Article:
Arts & Entertainment

Bring tissues! Paul Capsis: Dry My tears – REVIEW

Paul Capsis, Dry My Tears Photo: Warren Lee

When a performer can hold an audience in his thrall for over an hour with no mic, no props, just a piano accompaniment and his effervescence, that is a true talent indeed. And that is Paul Capsis. His new solo show, Dry My Tears, is in the tradition of a stripped down, old school night club act in which he sings a selection of torch classics, supported only by silver-fingered keyboardist and associate artistic director of The Song Company, Francis Greep. 

Performing in The Neilson room, an intimate studio in the newly refurbished Pier 2/3 arts complex, Capsis imbued the space with his warmth and eagerness to entertain. He shared more than once how thrilled he was to finally be “off the couch” and performing again, and that enthusiasm was palpable. 

Paul Capis, Dry My Tears, Photo: Warren Lee

The songlist included vintage cabaret, bleeding-heart standards, theatre gems, and one or two modern pop tunes given the Capsis/Greep treatment. Beginning, aptly, with “Willkommen” from Cabaret – and momentarily reprising his remarkable performance as the Emcee in the 2017 Hayes Theatre production – Capsis moves through an eclectic mix of tunes.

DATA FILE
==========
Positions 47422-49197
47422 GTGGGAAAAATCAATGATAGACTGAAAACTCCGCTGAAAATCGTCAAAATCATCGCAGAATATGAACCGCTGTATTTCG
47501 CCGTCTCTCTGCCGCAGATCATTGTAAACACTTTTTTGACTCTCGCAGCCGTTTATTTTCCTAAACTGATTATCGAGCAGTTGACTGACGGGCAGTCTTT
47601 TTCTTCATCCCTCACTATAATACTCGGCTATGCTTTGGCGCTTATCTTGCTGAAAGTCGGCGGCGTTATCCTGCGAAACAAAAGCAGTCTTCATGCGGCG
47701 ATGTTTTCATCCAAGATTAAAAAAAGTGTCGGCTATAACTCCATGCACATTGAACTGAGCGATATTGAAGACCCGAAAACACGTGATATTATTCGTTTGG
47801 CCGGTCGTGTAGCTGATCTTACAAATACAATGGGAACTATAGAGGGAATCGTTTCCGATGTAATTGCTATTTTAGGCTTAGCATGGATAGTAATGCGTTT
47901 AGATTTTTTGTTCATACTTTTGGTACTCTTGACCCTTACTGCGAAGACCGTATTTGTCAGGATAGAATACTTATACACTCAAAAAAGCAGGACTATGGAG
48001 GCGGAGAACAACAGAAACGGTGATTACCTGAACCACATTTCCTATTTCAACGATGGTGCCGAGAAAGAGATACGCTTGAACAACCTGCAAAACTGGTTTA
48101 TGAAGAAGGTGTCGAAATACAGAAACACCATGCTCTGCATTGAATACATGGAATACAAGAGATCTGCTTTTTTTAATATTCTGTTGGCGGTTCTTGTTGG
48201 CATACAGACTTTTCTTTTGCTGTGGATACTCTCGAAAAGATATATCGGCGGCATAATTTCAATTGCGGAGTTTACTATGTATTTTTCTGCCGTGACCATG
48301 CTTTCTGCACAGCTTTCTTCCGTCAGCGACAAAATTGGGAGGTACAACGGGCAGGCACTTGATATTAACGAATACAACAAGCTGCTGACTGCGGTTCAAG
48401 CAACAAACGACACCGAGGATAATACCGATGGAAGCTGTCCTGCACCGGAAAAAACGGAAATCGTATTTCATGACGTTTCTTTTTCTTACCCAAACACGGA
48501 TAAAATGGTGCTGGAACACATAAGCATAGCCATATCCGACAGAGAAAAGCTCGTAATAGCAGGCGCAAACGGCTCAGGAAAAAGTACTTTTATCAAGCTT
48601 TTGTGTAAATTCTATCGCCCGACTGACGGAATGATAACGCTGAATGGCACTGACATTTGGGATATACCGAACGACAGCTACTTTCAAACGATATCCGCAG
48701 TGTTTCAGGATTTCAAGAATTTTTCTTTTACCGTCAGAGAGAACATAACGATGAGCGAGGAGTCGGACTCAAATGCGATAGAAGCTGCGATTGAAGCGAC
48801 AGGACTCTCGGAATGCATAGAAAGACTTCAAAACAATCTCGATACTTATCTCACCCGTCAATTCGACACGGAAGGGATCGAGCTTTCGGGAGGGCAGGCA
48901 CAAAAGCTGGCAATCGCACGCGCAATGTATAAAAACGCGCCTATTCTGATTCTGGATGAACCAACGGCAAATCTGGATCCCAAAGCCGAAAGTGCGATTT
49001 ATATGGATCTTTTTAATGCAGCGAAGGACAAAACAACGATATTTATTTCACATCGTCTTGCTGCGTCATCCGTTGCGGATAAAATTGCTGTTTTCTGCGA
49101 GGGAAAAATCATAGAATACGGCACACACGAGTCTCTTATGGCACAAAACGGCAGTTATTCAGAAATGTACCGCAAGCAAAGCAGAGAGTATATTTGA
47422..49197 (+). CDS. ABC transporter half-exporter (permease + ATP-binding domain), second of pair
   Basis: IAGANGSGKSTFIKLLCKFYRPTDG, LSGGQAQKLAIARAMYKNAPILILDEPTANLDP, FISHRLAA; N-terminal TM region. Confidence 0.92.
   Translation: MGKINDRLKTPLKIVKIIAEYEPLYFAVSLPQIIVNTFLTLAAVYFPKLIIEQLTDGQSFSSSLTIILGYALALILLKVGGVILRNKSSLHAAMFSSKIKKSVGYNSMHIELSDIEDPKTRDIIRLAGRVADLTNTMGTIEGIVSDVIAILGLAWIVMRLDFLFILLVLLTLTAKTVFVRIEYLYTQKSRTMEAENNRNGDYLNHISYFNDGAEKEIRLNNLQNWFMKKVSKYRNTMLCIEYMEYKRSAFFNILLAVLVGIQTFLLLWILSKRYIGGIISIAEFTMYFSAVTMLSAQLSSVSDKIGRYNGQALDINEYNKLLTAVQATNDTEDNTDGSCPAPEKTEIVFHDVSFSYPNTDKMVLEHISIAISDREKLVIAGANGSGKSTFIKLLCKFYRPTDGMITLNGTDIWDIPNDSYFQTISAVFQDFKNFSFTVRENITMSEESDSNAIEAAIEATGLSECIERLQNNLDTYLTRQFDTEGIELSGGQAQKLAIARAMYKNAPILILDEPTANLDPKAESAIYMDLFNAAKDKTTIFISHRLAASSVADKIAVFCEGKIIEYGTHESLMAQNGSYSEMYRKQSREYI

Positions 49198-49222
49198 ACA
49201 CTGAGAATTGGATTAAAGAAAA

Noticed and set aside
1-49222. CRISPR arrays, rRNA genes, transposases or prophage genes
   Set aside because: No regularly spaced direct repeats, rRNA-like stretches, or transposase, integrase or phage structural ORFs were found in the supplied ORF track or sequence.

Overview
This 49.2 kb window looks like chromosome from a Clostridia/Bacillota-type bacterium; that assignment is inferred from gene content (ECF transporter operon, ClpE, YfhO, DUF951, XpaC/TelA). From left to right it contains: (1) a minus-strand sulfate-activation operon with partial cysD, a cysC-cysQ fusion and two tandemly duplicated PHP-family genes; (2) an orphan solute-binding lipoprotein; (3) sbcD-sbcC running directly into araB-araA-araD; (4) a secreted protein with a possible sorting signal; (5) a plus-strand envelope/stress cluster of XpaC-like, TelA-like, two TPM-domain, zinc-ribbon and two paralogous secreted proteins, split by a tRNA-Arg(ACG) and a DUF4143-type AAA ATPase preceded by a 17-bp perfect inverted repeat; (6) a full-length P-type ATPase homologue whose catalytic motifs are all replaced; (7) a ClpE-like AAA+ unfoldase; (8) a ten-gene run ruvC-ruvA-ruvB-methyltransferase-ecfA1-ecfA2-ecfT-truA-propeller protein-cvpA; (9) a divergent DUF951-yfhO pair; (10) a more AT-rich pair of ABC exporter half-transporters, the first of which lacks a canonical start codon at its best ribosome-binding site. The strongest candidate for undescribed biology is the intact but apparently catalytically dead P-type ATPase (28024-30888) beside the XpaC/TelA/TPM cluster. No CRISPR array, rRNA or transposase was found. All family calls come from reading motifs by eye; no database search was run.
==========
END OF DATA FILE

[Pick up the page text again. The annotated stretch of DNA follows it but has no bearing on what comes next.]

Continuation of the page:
The grungy “Alabama Song” (Brecht/Weill), the quirky “George” (Weinstein/Bolcom), the sentimental “Falling In Love Again” (Hollander), the heart-wrenching “And So It Goes” (Joel), the sassy “You’ve Got to See Mama Ev’ry Night” (Rose/Conrad), are among a canny selection of songs that take you through the gamut of human emotion. 

Paul Capsis and Francis Greep (piano), Dry My Tears. Photo: Warren Lee

Capsis is the commensurate entertainer. Though diminutive in stature, he is larger than life on stage, filling the auditorium with his personality and playing simultaneously to a crowd and to each individual patron in the audience. His face and voice are super-humanly elastic and he manipulates both to great comic effect. 

A seasoned, confident artist, Capsis has an easy, genuine rapport with the audience without being cocky. There’s a generosity, humility in his performance, and the sheer joy he clearly takes in his craft is contagious. 

Claret-red velvet suit, gold glitter shirt, black top hat, and diamond showmanship.  

July 23, 7:30pm at The Neilson, Pier 2/3, Hickson Rd, Dawes Point.

July 30, 6pm; July 31, 5pm at Sydney Film School, 242 Young St, Waterloo 

Tickets and info: https://the.song.company/higher-ground-2022/c/0/i/60351535/dry-my-tears

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